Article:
Morton Klein conceded that some Jews have grown weary of Netanyahu, but predicted he would prevail.
“People would be nervous if he’s not there,” Klein said.
Jack Rosen, president of the American Jewish Congress, said any surge in Netanyahu fatigue should not be interpreted as a weakening of American Jews’ support for Israeli.
“There is a sense of fatigue having one leader for 10 years,” Rosen said. “Just as we’ve had Clinton fatigue and Bush fatigue.”
Among liberal and centrist American Jews, dismay with Netanyahu extends beyond his alliance with Trump. Some say he’s been too harsh in his treatment of migrants, and they bemoan his backtracking on a promise to allow mixed-gender prayer at the Western Wall. Perhaps most disturbing has been Netanyahu’s alliance with an ultranationalist political party linked to a movement previously banned for anti-Arab racism and incitement.
That political alliance was assailed as “repugnant” by Eric Yoffie, a rabbi from Westfield, New Jersey, in a March 27 op-ed in the Israeli newspaper Haaretz. Yoffie also decried Netanyahu’s “excessive enthusiasm” for Trump.
“Cordial relations are essential,” wrote Yoffie, president emeritus of the Union for Reform Judaism. “But the sycophantic buddy movie that Bibi has produced with America’s unbalanced and unpredictable president is something else altogether … Bibi’s egregious and unnecessary embrace of everything Trump will cost Israel dearly.”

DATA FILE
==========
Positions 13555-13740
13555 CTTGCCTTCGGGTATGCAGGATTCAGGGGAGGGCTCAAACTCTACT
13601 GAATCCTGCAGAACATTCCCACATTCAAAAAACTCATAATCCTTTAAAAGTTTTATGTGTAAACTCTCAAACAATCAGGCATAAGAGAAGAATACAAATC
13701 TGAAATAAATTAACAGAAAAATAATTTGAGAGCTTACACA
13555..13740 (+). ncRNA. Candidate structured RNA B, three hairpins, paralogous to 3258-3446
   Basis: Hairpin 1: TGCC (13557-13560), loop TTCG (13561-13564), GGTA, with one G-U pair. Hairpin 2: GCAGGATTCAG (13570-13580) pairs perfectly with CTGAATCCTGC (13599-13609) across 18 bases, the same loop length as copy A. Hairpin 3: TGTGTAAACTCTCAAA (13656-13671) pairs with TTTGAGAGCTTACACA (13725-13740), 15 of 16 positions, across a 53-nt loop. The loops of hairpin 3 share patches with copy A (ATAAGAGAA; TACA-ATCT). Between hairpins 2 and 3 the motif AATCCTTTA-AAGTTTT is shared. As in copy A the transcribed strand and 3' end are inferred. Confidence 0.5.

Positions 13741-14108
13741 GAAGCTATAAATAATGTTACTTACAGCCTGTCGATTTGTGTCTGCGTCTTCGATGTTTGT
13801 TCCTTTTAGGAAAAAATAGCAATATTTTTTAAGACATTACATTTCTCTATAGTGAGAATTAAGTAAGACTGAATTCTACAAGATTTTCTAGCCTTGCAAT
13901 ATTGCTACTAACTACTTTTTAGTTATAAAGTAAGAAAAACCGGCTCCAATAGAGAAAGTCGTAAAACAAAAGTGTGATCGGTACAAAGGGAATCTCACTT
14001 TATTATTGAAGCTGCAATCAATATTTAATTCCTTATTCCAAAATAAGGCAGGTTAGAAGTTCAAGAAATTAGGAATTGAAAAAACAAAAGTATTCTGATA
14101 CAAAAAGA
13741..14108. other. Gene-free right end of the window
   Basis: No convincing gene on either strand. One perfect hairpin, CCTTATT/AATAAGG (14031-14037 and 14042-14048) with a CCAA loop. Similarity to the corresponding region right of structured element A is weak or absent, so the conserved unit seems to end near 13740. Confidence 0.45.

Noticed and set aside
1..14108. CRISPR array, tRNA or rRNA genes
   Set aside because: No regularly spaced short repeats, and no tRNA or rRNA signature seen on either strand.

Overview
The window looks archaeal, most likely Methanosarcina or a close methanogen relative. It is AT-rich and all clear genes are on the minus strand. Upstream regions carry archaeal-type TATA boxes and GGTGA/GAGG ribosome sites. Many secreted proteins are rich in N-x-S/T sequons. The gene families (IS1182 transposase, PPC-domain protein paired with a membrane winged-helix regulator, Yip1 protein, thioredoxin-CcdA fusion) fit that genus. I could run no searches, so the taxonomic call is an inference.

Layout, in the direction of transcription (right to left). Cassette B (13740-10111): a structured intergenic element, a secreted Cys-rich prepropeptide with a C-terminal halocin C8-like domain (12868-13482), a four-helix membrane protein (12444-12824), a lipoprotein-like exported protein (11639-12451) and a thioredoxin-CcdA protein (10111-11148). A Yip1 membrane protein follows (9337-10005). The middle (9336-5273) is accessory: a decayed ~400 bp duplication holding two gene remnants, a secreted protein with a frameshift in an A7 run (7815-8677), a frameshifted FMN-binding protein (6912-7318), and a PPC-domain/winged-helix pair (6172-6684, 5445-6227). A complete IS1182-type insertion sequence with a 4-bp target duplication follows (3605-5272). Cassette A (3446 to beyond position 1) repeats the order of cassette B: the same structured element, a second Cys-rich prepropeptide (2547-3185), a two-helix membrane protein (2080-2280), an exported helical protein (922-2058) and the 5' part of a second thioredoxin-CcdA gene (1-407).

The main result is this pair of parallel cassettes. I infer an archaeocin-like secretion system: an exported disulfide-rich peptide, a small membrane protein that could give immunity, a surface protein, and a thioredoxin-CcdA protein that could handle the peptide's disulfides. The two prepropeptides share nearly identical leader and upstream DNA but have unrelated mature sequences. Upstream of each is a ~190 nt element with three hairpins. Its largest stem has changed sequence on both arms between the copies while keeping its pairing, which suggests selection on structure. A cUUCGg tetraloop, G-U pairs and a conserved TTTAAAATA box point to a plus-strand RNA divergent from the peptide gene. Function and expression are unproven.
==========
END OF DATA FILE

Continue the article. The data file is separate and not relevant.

In Israel, a prevalent view, at least in pro-Netanyahu ranks, is that the prime minister’s friendship with Trump is paying unprecedented dividends. There is widespread sentiment that liberal American Jews, as a constituency, are dissipating due to intermarriage, and that the evangelical Christian community in the U.S. is a more dependable ally for Israel.
At last year’s ceremony in Jerusalem celebrating the relocation of the U.S. Embassy from Tel Aviv, evangelical Christian pastors allied with Trump delivered the opening and closing blessings.
Netanyahu’s main challenger in the election is Benny Gantz, a former military chief popular in Israel but with a relatively low profile in the United States. American Jews who dislike Netanyahu view Gantz as preferable, due in part to a less combative personality, but liberals note with frustration that the platform of Gantz’s Blue and White party makes no mention of Palestinian statehood, and says that Israel will maintain control of parts of the West Bank.
Emily Mayer of IfNotNow, a group of youthful American Jewish activists opposed to Israel’s treatment of Palestinians, is dismayed at how that issue has been marginalized in the Israeli election campaign.
“Regardless of the winner, the utter erasure of Palestinian humanity from this election cycle and the normalization of an undemocratic and immoral military occupation should alarm any Jew who cares about freedom and dignity of Israelis and Palestinians,” Mayer said in an email.
Associated Press writer Josef Federman in Jerusalem contributed to this report.